Number of second homes in decline across Falmouth and Penryn - the figures in full (From Falmouth Packet)
Number of second homes in decline across Falmouth and Penryn - the figures in full
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DESPITE fears that homes for Falmouth and Penryn families are being lost to holiday lets, so-called "second homes" pose only half the threat of student housing, the Packet can reveal.
Last month we brought you what has been described as a “startling statistic” – that around one in ten Falmouth homes no longer pays council tax because they are solely occupied by students.
We showed how the growth of Tremough University Campus over the past decade has been reflected in an ever increasing pressure on private housing being converted into student flats.
In Penryn, for example, the number of non-council tax-paying student homes has skyrocketed 653 per cent from just 34 in 1999 to 222 last year.
The response from our readers has varied from shocked to unsurprised, but one – Nigel Sellwood – wrote to the Packet claiming our article “did not address the real cause of housing problems in the area.”
The “real cause,” he said, is the “the high percentage” of “so-called second homes,” which he says detract from the community as “second house owners” bring so little to our lives.
Cornwall, as a whole, has the largest concentration of second homes in Britain with an estimated 14,000 properties.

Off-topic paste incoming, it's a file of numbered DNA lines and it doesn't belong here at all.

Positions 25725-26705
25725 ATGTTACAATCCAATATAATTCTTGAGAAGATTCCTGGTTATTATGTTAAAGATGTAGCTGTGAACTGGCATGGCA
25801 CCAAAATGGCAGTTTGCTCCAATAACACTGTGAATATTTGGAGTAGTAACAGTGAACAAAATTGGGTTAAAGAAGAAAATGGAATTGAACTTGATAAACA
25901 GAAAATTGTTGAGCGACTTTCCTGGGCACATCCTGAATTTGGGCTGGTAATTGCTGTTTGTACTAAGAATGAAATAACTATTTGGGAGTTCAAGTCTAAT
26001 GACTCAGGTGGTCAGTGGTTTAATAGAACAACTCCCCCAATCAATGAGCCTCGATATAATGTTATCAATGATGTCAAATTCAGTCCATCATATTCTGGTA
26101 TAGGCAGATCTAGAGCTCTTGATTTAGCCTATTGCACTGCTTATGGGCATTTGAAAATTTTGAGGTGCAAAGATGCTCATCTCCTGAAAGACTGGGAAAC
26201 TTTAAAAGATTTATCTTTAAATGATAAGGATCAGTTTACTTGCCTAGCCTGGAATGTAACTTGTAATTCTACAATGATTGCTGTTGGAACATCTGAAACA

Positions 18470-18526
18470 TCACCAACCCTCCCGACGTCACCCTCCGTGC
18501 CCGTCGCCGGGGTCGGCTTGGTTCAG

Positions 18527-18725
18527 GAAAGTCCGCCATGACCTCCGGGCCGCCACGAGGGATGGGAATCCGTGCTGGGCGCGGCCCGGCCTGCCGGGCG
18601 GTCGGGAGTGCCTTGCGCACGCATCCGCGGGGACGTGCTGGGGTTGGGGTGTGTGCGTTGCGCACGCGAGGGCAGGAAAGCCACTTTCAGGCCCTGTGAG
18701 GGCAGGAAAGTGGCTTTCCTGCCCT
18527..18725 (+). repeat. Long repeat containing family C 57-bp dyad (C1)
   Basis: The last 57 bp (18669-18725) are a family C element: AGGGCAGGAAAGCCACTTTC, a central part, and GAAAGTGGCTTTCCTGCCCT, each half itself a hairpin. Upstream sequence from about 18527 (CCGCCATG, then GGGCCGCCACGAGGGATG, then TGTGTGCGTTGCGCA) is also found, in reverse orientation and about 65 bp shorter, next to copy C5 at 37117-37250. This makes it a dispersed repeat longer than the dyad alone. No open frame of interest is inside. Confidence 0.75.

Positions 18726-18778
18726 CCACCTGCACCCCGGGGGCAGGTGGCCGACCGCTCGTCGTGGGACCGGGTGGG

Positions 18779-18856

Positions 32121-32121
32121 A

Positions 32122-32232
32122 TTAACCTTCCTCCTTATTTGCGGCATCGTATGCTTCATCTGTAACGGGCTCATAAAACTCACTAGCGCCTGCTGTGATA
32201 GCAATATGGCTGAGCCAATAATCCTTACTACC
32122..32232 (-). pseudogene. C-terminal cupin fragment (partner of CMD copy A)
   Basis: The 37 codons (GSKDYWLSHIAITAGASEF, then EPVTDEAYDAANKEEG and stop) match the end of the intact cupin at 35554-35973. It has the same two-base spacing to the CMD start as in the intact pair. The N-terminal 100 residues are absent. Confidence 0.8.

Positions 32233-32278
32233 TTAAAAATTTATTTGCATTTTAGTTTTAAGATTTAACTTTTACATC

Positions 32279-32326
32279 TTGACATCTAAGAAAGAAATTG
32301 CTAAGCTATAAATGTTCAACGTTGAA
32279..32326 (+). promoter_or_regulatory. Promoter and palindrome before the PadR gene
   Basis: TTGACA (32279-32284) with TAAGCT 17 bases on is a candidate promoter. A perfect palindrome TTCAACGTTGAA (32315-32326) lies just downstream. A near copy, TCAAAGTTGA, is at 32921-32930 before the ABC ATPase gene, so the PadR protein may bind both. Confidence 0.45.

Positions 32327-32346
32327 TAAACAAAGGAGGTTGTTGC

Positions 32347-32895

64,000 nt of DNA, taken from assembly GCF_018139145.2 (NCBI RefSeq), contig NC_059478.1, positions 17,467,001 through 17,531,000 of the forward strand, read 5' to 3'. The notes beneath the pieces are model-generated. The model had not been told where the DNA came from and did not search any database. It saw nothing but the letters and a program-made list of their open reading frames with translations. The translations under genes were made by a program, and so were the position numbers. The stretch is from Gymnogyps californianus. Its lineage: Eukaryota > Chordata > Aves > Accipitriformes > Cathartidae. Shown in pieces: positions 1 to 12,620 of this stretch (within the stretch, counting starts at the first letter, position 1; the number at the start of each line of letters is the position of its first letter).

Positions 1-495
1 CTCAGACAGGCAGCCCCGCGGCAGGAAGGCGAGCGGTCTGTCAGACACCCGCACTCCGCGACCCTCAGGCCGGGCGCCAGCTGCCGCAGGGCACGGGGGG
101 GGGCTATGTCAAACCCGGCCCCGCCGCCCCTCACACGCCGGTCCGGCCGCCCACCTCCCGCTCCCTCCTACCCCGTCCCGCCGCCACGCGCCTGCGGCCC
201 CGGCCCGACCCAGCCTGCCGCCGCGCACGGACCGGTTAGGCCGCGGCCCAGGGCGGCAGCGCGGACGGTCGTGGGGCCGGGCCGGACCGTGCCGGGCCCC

Since last year, Cornwall Council has taken steps to prevent second home owners from voting in elections, by checking the electoral register against its database of people who are eligible for a ten per cent “second home” council tax discount.
Using this data, gleaned from the council through a Freedom of Information request, the Packet decided to look into Mr Sellwood’s claims that a high percentage of properties in our area were classed as second homes.
The figures reveal that 512 houses in Falmouth now receive a ten per cent discount on their council tax and are classed as second homes - Or approximately one in 20 properties (5 per cent), which is less than the county average.
This percentage has fallen from a high point in 2007, pre-recession, when 6.4 per cent of all Falmouth dwellings were second homes.
In Penryn, meanwhile, the figure for 2007 was 3.6 per cent, falling to just over two per cent this year.
Other parts of the county have a far greater proportion of second homes - with one in every eight Porthleven properties reportedly being holiday homes while in Portwrinkle, in the far south east of Cornwall, more than 60 per cent are holiday lets.
A specialist's view
Scott Fairhurst is the managing director of Perfect Example property management services, which has recently expanded into Falmouth and the surrounding area. He said second homes can often benefit the local economy by employing tradespeople for construction and maintenance while making use of shops and service companies nearby.
“In addition to this, a high proportion of these homes are used for holiday lettings,” he said, “which aids tourism and this clearly has significant employment and many local economy benefits.
“We also find that many second home owners only want to work with local people and local companies.”
Mr Fairhurst added that “whilst there are many positive benefits to second homes within beautiful counties likes ours,” a long-term structured and managed balance is required “between the numbers
of second homes and the prices/supply of housing for local people.”
For the Packet 's original story on the rise of student housing - "Changing towns: Falmouth and Penryn's housing crisis" - click here.